A rap at the door was the only warning I got before the doorknob began to twist. Moving quickly, I gathered the photographs and slipped the file back into the hidden compartment.

“There you are.” Alisa Ortega, attorney-at-law, was a model of professionalism. She arched her brows into what I had mentally termed the Alisa Look. “Would I be correct in assuming you’ve forgotten about the game?”

“The game,” I repeated, unsure which game she was talking about. I felt like I’d been playing since the moment I’d first stepped through the door of Hawthorne House.

“The football game,” Alisa clarified, with another Alisa Look. “Part two of your debut into Texas society. With Skye’s exit from Hawthorne House, appearances are more important than ever. We need to control the narrative. This is a Cinderella story, not a scandal—and that means that you need to play Cinderella. In public. As frequently and convincingly as possible, starting with making use of your owner’s box tonight.”

Owner’s box. That clicked. “The game,” I repeated again, comprehension dawning. “As in, an NFL game. Because I own a football


That was still so absolutely mind-blowing that I almost succeeded in distracting myself from the other part of what Alisa had said—the bit about Skye. Per the deal I’d struck with Grayson, I couldn’t tell anyone about his mother’s part in my attempted murder. In exchange, he’d handled it.

Just like he’d promised he would.

“There are forty-eight seats in the owner’s suite,” Alisa said, going into lecture mode. “A general seat map is created months in advance. VIPs only. This isn’t just football; it’s a way of buying a seat at a dozen different tables. Invites are highly sought after by just about everyone—politicians, celebrities, CEOs. I’ve had Oren vet everyone on the list for tonight, and we’ll have a professional photographer on hand for some strategic photo opportunities. Landon has crafted a press release that will go out an hour before the game. All that’s left to worry about is…”

Alisa trailed off delicately. I snorted. “Me?”

“This is a Cinderella story,” Alisa reminded me. “What do you think Cinderella would wear to her first NFL game?”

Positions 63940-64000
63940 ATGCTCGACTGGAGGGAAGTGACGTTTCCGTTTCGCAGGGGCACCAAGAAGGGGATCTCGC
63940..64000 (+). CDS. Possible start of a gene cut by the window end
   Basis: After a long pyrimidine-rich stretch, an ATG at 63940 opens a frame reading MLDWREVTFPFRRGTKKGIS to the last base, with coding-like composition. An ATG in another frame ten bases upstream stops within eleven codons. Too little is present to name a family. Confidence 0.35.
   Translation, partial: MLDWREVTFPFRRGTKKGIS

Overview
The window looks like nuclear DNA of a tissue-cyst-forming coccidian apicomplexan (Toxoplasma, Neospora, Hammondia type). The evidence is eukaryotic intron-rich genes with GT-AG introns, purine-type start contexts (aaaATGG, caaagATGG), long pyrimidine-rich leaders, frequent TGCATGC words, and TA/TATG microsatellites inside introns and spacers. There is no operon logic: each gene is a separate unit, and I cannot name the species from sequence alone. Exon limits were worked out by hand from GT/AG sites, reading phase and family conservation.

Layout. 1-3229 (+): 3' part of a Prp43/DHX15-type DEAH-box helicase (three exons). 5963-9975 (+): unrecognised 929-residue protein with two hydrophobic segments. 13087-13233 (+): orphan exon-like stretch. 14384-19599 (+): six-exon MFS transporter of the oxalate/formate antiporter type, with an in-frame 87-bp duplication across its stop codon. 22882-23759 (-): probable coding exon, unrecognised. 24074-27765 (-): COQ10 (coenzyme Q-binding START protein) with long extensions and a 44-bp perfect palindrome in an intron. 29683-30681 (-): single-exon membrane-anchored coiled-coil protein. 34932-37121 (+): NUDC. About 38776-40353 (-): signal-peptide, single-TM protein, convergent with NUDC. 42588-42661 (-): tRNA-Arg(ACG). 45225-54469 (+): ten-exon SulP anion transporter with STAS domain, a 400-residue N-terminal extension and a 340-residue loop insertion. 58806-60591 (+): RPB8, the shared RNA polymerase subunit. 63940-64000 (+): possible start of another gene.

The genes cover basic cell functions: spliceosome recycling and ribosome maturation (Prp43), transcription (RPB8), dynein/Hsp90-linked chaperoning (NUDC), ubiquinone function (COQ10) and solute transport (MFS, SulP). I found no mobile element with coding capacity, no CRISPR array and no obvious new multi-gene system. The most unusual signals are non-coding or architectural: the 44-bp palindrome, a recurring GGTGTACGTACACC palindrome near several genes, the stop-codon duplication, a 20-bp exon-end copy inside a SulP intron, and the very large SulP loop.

That had to be a trick question.

“Something like this?” Libby popped into the doorway. She was wearing a Lone Stars jersey with a matching scarf, matching gloves, and matching boots. Her blue hair was tied into pigtails with a thick bunch of blue and gold ribbons.

Alisa forced a smile. “Yes,” she told me. “Something like that—minus the black lipstick, the black nail polish, and the choker.” Libby was pretty much the world’s most cheerful goth, and Alisa was not a fan of my sister’s sense of fashion. “As I was saying,” Alisa continued emphatically, “tonight is important. While Avery plays Cinderella for the cameras, I’ll circulate among our guests and get a better sense of where they stand.”

“Where they stand on what?” I asked. I’d been told again and again that Tobias Hawthorne’s will was ironclad. As far as I knew, the Hawthorne family had given up on trying to challenge it.

“It never hurts to have a few extra power players in your corner,” Alisa said. “And we want our allies breathing easy.”

“Hope I’m not interrupting.” Nash acted like he’d just happened upon the three of us—like he wasn’t the one who’d warned me that Alisa and

Libby were looking for me. “Go on, Lee-Lee,” he told my lawyer. “You were sayin’ something about breathing easy?”

“We need people to know that Avery isn’t here to shake things up.” Alisa avoided looking directly at Nash, like a person avoiding looking into the sun. “Your grandfather had investments, business partners, political relationships—these things require a careful balance.”

“What she means when she says that,” Nash told me, “is that she needs people to think that McNamara, Ortega, and Jones has the situation entirely under control.”

The situation? I thought. Or me? I didn’t relish the idea of being anyone’s puppet. In theory, at least, the firm was supposed to work for me.

That gave me an idea. “Alisa? Do you remember when I asked you to get money to a friend of mine?”

“Harry, wasn’t it?” Alisa replied, but I got the distinct feeling that her attention was divided three ways: between my question, her grand plans for the night, and the way Nash’s lips ticked upward on the ends when he saw Libby’s outfit.

The last thing I needed my lawyer focused on was the way that her ex was looking at my sister. “Yes. Were you able to get the money to him?” I asked. The simplest way to get answers would be to track down Toby— before Jameson did.

Alisa tore her eyes away from Libby and Nash. “Unfortunately,” she said briskly, “my people have been unable to find a trace of your Harry.”

I rolled the implication of that over in my mind. Toby Hawthorne had appeared in the park days after my mother’s death, and less than a month after I left, he was gone.

“Now,” Alisa said, clasping her hands in front of her body, “about your wardrobe…”